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IPCC report: Here’s how we can defuse the ‘ticking time bomb’ of climate change

Pakistani women wade through floodwaters as they take refuge in Shikarpur district of Sindh Province, Pakistan.
Pakistani women wade through floodwaters as they take refuge in Shikarpur district of Sindh Province, Pakistan. Copyright AP Photo/Fareed Khan, File
Copyright AP Photo/Fareed Khan, File
By Rosie Frost
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The report confirms that humans are responsible for virtually all global heating in the last 200 years.

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“If we act now, we can still secure a liveable, sustainable future for all,” Chair Hoesung Lee said at the launch of the latest Intergovernmental Panel on Climate Change (IPCC) report.

Written by the world’s leading climate experts, it lays out a clear path to drastically cut emissions and repair the damage that’s already been done. But it requires governments to get onboard and fund it - without delay.

This Synthesis Report brings together all the most up-to-date science on our warming planet.

It shows that, despite the unprecedented scale of the challenge, there are many solutions available to reduce greenhouse gas (GHG) emissions. Most importantly, they are available to us right now.

In 2018, the IPCC made the world aware of the unprecedented challenge of keeping global warming to 1.5°C. Five years later, it says that the challenge has become even bigger as GHG emissions have continued to rise.

The pace and scale of what has been done so far are insufficient to tackle climate change.

IPCC Chair Hoesung Lee adds that the Synthesis Report “underscores the urgency of taking more ambitious action”.

Read about how the IPCC report's recommendations can be put into action here.

1. We have no time left to waste

Scientists say that more than a century of burning fossil fuels as well as unequal land and energy use has led to global warming of 1.1°C. It has led to more frequent and intense extreme weather events that have impacted people around the world.

As the planet warms these hazards rapidly escalate. We see heavier rainfall, more intense heatwaves and other extreme weather.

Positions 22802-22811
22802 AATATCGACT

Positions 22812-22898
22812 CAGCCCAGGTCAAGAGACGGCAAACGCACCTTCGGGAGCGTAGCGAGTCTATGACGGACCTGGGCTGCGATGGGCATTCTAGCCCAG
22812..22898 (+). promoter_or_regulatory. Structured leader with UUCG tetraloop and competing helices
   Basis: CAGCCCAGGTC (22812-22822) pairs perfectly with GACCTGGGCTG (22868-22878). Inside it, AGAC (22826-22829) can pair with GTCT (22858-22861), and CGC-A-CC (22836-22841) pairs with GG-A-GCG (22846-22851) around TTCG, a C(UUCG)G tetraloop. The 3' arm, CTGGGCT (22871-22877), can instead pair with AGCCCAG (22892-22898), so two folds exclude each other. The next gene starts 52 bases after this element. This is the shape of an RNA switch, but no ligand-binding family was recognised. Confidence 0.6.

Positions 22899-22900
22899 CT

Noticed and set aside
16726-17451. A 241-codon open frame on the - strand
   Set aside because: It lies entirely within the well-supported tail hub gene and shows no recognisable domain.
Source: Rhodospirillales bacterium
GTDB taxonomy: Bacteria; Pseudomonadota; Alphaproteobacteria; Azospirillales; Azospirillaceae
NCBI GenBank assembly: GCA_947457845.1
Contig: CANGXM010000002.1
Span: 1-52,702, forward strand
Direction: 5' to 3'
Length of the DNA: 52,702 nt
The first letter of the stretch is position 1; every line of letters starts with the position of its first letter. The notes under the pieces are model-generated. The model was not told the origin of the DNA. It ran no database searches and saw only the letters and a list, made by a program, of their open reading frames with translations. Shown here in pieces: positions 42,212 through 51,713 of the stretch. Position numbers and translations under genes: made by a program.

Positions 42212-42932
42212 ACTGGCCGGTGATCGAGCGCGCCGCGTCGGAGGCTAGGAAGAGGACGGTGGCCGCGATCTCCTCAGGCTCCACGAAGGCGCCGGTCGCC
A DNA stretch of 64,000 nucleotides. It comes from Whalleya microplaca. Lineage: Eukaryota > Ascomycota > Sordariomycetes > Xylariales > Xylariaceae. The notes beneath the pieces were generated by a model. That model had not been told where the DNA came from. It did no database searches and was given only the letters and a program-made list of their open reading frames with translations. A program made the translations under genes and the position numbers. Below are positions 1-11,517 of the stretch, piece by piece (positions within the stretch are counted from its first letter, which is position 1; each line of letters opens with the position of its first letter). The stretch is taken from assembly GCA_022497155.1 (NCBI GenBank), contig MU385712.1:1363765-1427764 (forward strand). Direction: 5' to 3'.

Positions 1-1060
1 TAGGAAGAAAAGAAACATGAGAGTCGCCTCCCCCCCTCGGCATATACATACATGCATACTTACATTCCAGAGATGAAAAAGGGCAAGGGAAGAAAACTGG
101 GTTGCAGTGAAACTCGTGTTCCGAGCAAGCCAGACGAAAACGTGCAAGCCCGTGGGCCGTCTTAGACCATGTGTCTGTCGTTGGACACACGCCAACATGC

“Humanity is on thin ice - and that ice is melting fast,” UN Secretary-General, António Guterres told a conference at the launch of the report.

He said that it details how humans are responsible for virtually all global heating over the last 200 years.

“The climate time bomb is ticking. But today’s IPCC report is a how-to guide to defuse the climate time bomb,” he said.

AP Photo/Steven Senne, File
Widespread drought dried up large parts of Europe, the United States and China this past summer.AP Photo/Steven Senne, File

2. Countries that have emitted the least are feeling the impacts of climate change the most

The report also puts loss and damage in sharp focus. It says climate change will continue to hit the most vulnerable people and ecosystems especially hard.

Loss and damage refers to the negative consequences of climate change on human societies and the natural environment. It was an important topic at COP27 where a breakthrough agreement was made establishing a fund to address these consequences - particularly for vulnerable nations.

Climate justice is crucial because those who have contributed the least to climate change are being disproportionately affected.
Aditi Mukherji
One of the Synthesis Report's authors

“Climate justice is crucial because those who have contributed the least to climate change are being disproportionately affected,” says Aditi Mukherji, one of the Synthesis Report’s 93 authors.

She adds that almost half of the world’s population lives in regions that are highly vulnerable to climate change. In the last decade, deaths from floods, droughts and storms were 15 times higher in these regions.